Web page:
Masterchef Case Study

1692 Words 7 Pages
What is so interesting about watching a seemingly ordinary person compete to fulfill their dreams? This is the basic concept of reality, competition, shows. In the last few years cooking competitions have become increasingly more popular to audiences around the global. Since it began in England in the 1990s, MasterChef has become a global phenomenon. Fifty countries around the world have now created their own version of the competitive cooking competition. Nevertheless, even though they all have their own distinct techniques, traditions, and aesthetics the outcome is the same—to find the next “MasterChef.” MasterChef has become extremely popular particularly in two countries: the United States and Australia. Though, the US version is loosely based off of the Australian version, both still have their own ways of employing editing techniques, film techniques, and story arcs, to capture their audience’s attention. Without even so much as watching a single episode there are some noticeable differences between the two countries’ shows. In the United States’ our TV shows are broken into seasons, each season is typically around twenty-three to twenty-six episodes long. Broadcasting companies tend to order series in chunks, starting with the first thirteen episodes before ordering the rest of the …show more content…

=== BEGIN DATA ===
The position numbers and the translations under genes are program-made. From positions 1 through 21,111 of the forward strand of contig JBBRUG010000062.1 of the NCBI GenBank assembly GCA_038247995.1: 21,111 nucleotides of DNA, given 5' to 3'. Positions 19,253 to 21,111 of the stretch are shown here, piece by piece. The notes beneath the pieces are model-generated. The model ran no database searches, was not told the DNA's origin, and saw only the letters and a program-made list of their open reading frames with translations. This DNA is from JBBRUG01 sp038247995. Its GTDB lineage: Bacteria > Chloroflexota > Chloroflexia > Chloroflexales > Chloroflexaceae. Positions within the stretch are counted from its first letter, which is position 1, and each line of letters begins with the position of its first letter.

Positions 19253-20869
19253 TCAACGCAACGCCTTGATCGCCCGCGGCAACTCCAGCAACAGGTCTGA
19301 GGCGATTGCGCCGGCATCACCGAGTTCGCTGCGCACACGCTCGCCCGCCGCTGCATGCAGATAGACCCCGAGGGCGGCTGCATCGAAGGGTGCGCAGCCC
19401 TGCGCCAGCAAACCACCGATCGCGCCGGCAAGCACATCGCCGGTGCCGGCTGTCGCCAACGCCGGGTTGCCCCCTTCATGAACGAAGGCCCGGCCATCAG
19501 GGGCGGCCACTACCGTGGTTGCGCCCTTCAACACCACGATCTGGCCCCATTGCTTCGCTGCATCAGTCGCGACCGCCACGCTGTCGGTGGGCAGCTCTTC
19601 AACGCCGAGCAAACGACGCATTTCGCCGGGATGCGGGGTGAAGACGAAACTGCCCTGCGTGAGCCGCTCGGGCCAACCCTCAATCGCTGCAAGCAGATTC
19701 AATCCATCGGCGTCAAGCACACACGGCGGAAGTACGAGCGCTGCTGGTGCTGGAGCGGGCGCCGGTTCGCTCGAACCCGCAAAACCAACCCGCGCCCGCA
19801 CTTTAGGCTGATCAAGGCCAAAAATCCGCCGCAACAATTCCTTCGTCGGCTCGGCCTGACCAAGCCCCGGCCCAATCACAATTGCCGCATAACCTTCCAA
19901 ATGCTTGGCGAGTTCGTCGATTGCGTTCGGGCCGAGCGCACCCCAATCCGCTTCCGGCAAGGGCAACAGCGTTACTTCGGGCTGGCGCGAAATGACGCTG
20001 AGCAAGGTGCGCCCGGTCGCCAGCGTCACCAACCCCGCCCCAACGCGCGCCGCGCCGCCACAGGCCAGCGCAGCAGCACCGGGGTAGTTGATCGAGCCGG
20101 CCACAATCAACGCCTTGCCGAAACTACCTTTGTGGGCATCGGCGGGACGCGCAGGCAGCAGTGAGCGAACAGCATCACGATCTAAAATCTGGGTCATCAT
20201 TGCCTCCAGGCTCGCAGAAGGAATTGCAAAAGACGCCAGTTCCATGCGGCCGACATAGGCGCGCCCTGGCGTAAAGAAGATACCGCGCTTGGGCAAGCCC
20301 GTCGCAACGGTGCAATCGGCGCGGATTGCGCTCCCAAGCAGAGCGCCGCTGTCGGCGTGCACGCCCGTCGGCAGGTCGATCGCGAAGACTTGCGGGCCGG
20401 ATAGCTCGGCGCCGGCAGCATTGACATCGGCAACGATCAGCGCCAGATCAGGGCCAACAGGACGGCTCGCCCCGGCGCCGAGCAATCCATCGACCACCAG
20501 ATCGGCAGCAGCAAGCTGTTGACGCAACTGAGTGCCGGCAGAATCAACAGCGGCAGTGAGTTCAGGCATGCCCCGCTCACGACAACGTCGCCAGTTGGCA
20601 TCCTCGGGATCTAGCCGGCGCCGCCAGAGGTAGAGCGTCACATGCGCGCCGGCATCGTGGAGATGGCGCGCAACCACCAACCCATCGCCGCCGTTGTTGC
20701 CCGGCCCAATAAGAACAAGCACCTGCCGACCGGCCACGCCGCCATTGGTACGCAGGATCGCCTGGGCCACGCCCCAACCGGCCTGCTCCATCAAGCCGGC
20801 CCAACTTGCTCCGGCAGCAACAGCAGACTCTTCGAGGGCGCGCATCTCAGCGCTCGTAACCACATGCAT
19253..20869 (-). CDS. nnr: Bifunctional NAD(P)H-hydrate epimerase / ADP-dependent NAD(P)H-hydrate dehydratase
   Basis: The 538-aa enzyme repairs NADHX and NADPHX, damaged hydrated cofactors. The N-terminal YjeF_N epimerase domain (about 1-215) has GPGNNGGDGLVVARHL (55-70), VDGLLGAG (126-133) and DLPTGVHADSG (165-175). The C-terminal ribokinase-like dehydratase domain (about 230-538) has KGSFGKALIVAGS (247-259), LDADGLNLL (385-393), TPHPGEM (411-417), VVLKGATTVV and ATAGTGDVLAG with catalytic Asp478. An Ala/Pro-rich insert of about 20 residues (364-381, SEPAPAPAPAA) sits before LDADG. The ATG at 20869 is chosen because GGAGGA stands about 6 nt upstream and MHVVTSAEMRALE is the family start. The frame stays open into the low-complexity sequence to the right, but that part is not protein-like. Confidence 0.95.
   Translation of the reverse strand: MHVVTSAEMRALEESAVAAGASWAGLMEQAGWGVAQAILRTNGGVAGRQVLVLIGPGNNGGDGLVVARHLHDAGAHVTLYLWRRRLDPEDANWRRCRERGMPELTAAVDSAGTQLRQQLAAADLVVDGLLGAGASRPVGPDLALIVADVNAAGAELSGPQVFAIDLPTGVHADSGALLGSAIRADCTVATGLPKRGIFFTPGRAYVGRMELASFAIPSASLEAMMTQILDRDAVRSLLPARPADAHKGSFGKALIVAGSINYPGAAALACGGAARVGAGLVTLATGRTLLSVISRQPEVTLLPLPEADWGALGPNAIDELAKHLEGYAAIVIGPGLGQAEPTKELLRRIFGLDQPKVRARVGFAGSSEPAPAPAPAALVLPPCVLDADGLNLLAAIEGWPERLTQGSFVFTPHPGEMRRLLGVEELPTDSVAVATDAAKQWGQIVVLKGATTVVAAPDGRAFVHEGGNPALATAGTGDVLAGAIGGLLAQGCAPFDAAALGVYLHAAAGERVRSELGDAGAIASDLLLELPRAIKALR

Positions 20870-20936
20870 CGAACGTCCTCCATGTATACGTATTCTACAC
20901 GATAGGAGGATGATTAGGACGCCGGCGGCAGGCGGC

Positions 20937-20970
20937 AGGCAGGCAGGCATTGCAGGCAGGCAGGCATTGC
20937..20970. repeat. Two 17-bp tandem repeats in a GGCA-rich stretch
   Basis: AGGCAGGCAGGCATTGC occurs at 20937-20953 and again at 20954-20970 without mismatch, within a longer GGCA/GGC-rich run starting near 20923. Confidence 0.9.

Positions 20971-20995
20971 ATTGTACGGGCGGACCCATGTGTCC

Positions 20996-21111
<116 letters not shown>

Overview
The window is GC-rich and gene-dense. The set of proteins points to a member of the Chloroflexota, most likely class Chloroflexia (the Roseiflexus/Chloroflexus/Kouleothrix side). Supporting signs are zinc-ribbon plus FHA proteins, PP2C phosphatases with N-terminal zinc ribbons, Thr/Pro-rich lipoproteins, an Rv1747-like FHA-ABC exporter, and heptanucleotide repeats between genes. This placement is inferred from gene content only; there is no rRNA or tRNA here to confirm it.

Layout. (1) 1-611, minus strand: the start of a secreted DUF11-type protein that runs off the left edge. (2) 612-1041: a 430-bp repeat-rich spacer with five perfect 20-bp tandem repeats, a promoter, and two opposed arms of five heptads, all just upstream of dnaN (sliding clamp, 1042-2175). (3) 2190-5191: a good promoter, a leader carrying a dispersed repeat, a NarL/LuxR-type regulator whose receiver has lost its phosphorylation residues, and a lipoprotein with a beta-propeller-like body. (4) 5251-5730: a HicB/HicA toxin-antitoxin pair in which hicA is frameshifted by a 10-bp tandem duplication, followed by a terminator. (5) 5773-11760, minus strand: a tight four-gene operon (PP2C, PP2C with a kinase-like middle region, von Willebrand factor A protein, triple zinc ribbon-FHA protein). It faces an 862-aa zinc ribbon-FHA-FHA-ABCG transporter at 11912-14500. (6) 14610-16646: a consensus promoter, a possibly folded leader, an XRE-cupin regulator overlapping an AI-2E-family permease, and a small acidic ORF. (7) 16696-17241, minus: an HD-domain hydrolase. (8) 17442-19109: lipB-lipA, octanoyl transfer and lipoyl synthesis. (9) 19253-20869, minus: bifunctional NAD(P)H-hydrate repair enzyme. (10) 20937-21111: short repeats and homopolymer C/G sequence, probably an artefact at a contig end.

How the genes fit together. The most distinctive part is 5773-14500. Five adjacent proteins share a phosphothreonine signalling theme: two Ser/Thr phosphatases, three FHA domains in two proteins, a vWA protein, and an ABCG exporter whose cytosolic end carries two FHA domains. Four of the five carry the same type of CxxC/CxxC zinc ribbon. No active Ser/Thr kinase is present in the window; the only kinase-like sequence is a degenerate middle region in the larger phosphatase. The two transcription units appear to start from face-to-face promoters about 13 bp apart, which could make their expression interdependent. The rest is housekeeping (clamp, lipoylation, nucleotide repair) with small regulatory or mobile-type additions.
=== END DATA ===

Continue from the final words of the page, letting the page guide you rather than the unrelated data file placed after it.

It starts with clips of the contestants in their homes, cooking for their friends, and families. These clips appear to be pulled straight from their audition tapes, most likely taken by a friend or family member on their phone. The camera quality is not as crisp as the normal show. The white balance is off, parts are over exposed or underexposed, and the camera is a bit shaky. But none of that matters. By doing this it gives the audience a glimpse of the real person and keeping it in the “home movie” style makes it feel that much more

Related Documents